The development of terrorism illustrates a complex feedback between the virtual world constructed by the media and the actual course of history. Al-Qaeda is now very largely an artefact of the communication industry - but it is also real, with a demonstrated capacity for mass murder. This is a development that exemplifies both the power of the media and the fragility of that power. The war in Iraq was launched on the basis of deceptive claims about Saddam Hussein's links with the attacks of 11 September 2001, and the self-deluding belief that the US would be accepted as a liberator of the Iraqi people. These fantasies have been demolished by events, and no amount of news management has been able to mask the scale and ferocity of the insurgency against the occupying forces. There are well-founded reports that US forces have been in talks with rebel commanders, and leaks from British sources suggesting that troop withdrawal is now on the agenda. Reality has smashed through the media constructions. At the same time, Tony Blair and George W Bush continue to try to use media jamborees such as the G8 meeting to demonstrate a solidarity in the face of terror that masks profound disagreement between the US administration and the governments of nearly every other country about how best to respond to it.

There is a tendency among some media analysts to talk as if the global communications industry actually moulds the pattern of events. For them the world is what appears in the media, and there is no difference between perception and reality. Certainly many politicians have come to subscribe to a version of this postmodern philosophy - Blair foremost among them. Yet the world is not in the end a human construction, and this is nowhere clearer than in regard to the issue on which the Gleneagles meeting failed most miserably. Climate change is a physical process that goes on entirely independently of human consciousness. Whatever politicians, opinion-formers or humanity at large may think or feel, a shift in the planetary environment is taking place that will alter irreversibly the way everyone lives in future. The basis for this belief is scientific observation of measurable changes in the material world: human emotions and perceptions are irrelevant. The mix of cynical news management and moral narcissism that is the core of contemporary politics serves only to postpone a brutal encounter with reality.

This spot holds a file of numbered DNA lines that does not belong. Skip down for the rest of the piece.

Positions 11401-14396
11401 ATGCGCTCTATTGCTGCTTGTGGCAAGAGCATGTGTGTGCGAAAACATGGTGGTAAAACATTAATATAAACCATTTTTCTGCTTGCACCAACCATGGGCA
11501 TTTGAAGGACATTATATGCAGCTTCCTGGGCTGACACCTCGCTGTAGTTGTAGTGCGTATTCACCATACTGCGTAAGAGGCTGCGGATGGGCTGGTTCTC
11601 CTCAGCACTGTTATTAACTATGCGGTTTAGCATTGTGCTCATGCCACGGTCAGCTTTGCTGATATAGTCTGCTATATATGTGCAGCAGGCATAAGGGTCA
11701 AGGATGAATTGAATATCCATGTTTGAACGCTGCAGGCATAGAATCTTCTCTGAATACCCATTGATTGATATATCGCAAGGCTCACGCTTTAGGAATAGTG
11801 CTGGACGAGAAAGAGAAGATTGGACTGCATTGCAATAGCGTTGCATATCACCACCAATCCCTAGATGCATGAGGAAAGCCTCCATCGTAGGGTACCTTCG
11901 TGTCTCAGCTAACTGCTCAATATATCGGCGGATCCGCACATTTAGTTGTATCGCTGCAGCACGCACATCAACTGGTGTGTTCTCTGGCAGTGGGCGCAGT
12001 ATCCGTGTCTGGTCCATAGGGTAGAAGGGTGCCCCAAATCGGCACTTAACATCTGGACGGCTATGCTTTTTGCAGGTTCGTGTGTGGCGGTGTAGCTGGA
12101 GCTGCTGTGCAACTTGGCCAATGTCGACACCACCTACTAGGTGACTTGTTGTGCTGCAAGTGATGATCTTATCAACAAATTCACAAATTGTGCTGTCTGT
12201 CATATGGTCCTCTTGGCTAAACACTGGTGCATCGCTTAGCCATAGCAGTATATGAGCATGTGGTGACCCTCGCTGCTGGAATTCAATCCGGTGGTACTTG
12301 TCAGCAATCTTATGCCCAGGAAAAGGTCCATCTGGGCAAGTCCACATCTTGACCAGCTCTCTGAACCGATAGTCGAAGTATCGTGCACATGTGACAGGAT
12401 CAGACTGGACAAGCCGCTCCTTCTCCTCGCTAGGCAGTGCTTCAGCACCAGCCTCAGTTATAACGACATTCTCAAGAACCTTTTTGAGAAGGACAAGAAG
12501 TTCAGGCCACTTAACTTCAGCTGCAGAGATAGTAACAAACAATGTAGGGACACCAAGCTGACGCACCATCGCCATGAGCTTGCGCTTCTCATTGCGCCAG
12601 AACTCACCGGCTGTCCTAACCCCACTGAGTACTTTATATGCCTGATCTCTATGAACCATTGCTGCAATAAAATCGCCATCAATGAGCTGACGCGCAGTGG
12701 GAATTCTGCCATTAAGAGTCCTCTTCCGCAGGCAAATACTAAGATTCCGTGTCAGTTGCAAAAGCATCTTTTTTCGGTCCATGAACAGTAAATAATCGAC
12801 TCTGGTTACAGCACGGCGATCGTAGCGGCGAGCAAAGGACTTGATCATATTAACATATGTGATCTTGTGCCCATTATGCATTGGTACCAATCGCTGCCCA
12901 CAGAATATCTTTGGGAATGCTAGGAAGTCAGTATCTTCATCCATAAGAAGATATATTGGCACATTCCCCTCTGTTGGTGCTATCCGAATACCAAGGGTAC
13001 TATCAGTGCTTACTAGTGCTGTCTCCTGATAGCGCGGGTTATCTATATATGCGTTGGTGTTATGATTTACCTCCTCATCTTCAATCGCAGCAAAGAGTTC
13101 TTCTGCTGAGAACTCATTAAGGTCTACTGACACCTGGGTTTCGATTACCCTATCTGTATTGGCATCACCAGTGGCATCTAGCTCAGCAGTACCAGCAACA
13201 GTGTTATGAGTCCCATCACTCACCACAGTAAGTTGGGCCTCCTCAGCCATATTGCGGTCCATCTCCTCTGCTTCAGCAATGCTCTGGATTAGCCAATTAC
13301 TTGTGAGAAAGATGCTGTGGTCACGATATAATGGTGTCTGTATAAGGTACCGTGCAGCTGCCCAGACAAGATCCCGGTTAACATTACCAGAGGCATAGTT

However, terrorism and climate change have a common feature that helps to explain the way they are treated in the media and by politicians. Both are not wholly soluble problems. Terrorism has been greatly boosted by the Iraq war; it is as true today as it was before London was bombed that the prudent and honourable course of action for Britain is to sever its connection with the Bush administration's folly and withdraw its troops as quickly and as completely as possible. Yet while withdrawal may diminish the terrorist threat to Britain, it will not remove it - there is too much hatred loose in the world, and terrorists are not always motivated by clear strategic goals. We will always be at risk, whatever we do.

The situation is even starker with regard to climate change. The scientific consensus is that there is a great deal of global warming in the pipeline, which even the wholesale abandonment of fossil fuels - if that were possible - would not much reduce. We no longer have the option of forestalling climate change; we can only adjust to it. Adjustment may prove extremely difficult, however, and will necessarily involve alterations in our current way of life. Sensing this, politicians and the public prefer to continue the ritual of announcing targets that will not be reached and which, even if they were met, would not make much difference.

Thinkers of the left often berate the media for skirting round the truth, and some write as if there were a conspiracy to deny the facts of power and oppression. It would be more accurate to say that the media insulate the public from realities it cannot tolerate. We seem to have lost the art of living in an intractable world, so we contrive an alternate reality in which insoluble problems can be conjured away by displays of goodwill. But the problems never really go away, and we would be better off trying to think about them clearly than seeking false security in a collective dream.

John Gray is the author of Al-Qaeda and What It Means To Be Modern (Faber & Faber, 2005)

Copyright New Statesman 1913 - 2005

Bill Totten